Do you ever wish you had a patron – someone who supported your talent and paid you to do what you love doing, so you could do more of it (and worry less about money)? If Shakespeare and Da Vinci hadn’t had patrons, we wouldn’t have Romeo and Juliet or the Mono Lisa today. Patronage was such a win-win-win for creatives, patrons and humankind, someone ought to reinvent it for modern times. Wait – they have. And it’s called ‘Patreon’…
Patreon was created in 2013 when the founder recognised that creative people were not being sufficiently rewarded and remunerated for their passion and work. Eight years on, Patreon now supports over 200,000 creators who have earned more than $2 billion thanks to payments from 6 million+ patrons.
Patreon is a platform that gives creative people a sustainable income through memberships. You let your fans become patrons (members) by paying a monthly subscription for whatever level of membership they choose. For example, £5 a month might get them early access to content. £10 might get them extra videos. £20 might get them exclusive behind-the-scenes stuff – and so on.
This arrangement means you get paid for doing what you love, while retaining creative control. You know what monthly income to expect, so you can plan for your creative business. In return, your subscribers can connect with you on a new level, access a community of fellow fans and get great satisfaction from supporting something they have a passion for.
There are no algorithms, no rules about what you should share and when – that’s entirely up to you. You’re also free to decide what kind of benefits and bonuses to offer your fans.
Patreon is very flexible. It’s a platform for anyone, who creates anything and has an audience they want to reach. The main industries that tend to use it are podcasting, music, gaming, visual artists and publishers. But there are also niche markets…
There’s a creator that makes underwater habitats for hamsters – cages that sit in a fishtank.
There’s a musician who creates unusual instruments – such as an organ made out of singing Furbies (furry robot toys from the 90s).
There are lots of therapists and coaches – including a mental health practitioner who uses Patreon as a space to share live streams on topics such as coping techniques. She has created a community and a safe space for mental health discussion and general advice.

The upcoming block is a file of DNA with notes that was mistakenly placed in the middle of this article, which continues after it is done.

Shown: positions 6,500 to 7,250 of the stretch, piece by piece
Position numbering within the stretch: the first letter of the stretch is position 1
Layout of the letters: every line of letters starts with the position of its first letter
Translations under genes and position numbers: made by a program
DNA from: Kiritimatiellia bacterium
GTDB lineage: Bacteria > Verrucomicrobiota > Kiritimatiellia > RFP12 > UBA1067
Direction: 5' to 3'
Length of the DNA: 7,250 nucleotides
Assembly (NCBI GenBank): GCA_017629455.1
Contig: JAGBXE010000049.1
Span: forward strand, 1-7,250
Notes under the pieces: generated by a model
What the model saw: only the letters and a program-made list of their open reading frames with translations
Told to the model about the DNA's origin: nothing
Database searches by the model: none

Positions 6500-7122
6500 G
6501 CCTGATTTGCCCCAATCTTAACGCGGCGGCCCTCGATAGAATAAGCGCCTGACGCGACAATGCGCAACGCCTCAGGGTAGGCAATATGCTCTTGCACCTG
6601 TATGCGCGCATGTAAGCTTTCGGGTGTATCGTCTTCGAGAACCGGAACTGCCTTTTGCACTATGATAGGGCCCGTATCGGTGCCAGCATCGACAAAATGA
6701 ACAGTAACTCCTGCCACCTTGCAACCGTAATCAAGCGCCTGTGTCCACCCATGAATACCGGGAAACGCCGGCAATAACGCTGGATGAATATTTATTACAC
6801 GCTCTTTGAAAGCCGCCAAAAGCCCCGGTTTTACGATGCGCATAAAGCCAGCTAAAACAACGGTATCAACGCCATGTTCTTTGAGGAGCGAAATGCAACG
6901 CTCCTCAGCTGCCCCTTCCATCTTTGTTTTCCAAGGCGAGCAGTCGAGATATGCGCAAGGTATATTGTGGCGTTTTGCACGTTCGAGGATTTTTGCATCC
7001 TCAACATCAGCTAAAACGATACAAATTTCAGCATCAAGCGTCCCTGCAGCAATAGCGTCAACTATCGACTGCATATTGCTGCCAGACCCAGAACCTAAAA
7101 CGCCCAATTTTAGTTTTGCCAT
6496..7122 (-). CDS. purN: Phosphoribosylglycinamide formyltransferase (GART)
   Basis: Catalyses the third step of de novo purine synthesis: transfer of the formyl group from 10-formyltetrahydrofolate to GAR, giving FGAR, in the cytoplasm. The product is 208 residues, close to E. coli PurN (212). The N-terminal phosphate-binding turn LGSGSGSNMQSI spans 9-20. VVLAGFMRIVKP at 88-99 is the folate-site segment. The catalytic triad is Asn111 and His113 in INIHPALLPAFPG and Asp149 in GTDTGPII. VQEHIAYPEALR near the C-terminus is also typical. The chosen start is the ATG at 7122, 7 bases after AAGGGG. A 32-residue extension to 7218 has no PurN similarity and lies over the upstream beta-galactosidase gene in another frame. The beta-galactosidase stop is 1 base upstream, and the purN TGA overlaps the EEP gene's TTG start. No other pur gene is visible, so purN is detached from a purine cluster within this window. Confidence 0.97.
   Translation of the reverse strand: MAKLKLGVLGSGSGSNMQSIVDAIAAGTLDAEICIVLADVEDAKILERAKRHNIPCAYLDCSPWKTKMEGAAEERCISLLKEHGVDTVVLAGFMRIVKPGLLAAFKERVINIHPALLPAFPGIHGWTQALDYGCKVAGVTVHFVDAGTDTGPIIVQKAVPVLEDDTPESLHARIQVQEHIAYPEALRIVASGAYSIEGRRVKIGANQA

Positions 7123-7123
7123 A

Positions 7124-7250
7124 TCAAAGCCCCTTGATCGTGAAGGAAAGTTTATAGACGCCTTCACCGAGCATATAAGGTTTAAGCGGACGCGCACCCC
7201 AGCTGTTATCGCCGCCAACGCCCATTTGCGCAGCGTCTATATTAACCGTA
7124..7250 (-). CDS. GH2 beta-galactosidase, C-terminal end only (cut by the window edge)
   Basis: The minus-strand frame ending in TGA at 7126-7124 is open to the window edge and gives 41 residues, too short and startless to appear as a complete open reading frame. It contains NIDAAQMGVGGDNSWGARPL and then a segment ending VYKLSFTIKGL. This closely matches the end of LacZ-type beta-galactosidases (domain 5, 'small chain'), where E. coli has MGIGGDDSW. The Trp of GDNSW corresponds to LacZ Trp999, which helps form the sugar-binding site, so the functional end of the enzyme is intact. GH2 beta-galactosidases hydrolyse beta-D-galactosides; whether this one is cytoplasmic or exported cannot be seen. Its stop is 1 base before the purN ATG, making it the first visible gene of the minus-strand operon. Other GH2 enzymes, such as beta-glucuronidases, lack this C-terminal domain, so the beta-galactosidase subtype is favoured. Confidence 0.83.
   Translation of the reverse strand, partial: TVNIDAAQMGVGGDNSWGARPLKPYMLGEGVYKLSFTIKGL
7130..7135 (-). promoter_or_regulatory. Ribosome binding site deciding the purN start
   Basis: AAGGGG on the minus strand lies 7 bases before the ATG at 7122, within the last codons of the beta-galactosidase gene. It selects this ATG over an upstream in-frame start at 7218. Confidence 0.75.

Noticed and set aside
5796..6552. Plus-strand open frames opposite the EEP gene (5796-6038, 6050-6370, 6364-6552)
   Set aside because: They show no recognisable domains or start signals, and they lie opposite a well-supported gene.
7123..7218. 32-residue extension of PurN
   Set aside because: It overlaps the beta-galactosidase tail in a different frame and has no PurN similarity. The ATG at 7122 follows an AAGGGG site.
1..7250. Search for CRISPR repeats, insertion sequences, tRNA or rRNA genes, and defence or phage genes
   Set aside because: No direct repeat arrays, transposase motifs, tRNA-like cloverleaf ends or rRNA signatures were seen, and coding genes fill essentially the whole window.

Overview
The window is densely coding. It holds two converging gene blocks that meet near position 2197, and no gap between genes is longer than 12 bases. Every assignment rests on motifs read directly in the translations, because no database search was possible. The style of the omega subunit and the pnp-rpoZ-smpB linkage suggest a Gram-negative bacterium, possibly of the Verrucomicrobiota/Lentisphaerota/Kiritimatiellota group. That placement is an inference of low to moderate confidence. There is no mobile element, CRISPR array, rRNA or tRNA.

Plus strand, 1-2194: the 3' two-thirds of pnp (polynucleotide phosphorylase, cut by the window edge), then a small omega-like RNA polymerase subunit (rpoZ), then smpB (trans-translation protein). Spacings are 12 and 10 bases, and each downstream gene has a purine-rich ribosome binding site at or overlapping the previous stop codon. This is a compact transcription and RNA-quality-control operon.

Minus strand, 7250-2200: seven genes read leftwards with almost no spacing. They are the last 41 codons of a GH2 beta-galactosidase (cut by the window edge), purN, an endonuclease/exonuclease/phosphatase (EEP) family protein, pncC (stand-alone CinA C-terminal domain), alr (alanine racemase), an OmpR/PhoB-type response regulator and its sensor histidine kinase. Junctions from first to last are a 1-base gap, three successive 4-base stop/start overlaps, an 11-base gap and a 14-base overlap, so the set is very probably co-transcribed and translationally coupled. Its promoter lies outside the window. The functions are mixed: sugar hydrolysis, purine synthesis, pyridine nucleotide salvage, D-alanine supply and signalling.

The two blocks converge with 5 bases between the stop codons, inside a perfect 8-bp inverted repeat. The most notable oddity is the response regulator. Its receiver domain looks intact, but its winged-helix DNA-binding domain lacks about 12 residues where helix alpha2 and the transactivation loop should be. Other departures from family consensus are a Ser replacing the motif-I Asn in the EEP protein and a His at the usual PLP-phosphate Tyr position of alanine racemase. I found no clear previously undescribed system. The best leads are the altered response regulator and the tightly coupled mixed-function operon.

Reopen for business
Before the pandemic there was a lot of digital and real-life integration. For example, musicians would set up meet-and-greets before gigs for Patreon subscribers. Venues that were forced to close their doors during lockdown found ways to reopen for business on Patreon – such as bars offering cocktail classes and comedy clubs sharing digital shows. And the past year has seen an increase in live streaming and forums where subscribers can chat directly with the creators.
Many creators want to benefit financially from the steady income Patreon can offer. For others, it’s all about having a direct connection with their community. Patreon is also ideal if you want to fund a particular project – and in return, you might show fans the intricate process of bringing that project to life. Behind-the-scenes sharing is very popular. Subscribers have the opportunity to peek into your life, which deepens the connection between you and your fans.
Is it for you?
On average, creators see 0.5% to 10% of their public audience supporting them on Patreon – so the bigger and the more engaged your audience is, the more success you’ll have on Patreon. If you don’t already have an engaged social media presence, you should probably work on that first before creating a Patreon subscription.
Get clear about what you want to do on Patreon. Do you want to blog? Share personally about yourself? Test new music? Skill-share? Lead workshops? If you’re stuck for ideas, ask your audience what they want to see and what’s most important to them.
Tips for getting started:
- Think about how you’re going to promote your Patreon presence to your audience. You need to build a bit of hype and start a mini marketing campaign a few weeks before you launch. Consider what might entice subscribers – a giveaway? A launch event?
- Keep talking (and talking and talking) to your fans. Patreon’s data suggests that your audience would need to see your post about Patreon seven times on average, before they click through to visit your page – so don’t be shy about repeating yourself.
- Uncomfortable asking your fans for a subscription fee? Educate your audience on why the current system isn’t working for you. Some creators simply say the subscription fees are to “pay my bills”. Others may need to raise funds for a vital piece of equipment.
- Tell people what benefits they’ll get in return for their subscription and remind them of these perks you intend to offer. Be honest and be authentic – your audience will understand we all need to make a living.
The beauty of Patreon is that it connects brilliantly talented creatives with people who are rooting for them. So although you may provide your subscribers with all sorts of fabulous content, some patrons pay solely to support the creator and not necessarily to receive anything else in return.
This how-to guide was inspired by one of our live Zoom Dives – with Gee Linford-Grayson – Community Lead at Patreon.
Zoom Dives are deep-delving discussions between our founder, Carolyn Dailey and hand-picked business experts from the creative world. You can listen to Carolyn and Gee’s full discussion here.
Fancy catching our next Zoom Dive, live? See our Events calendar and sign up for free.
Meanwhile, feel free to plunder our Knowledge bank for more advice on financing your business.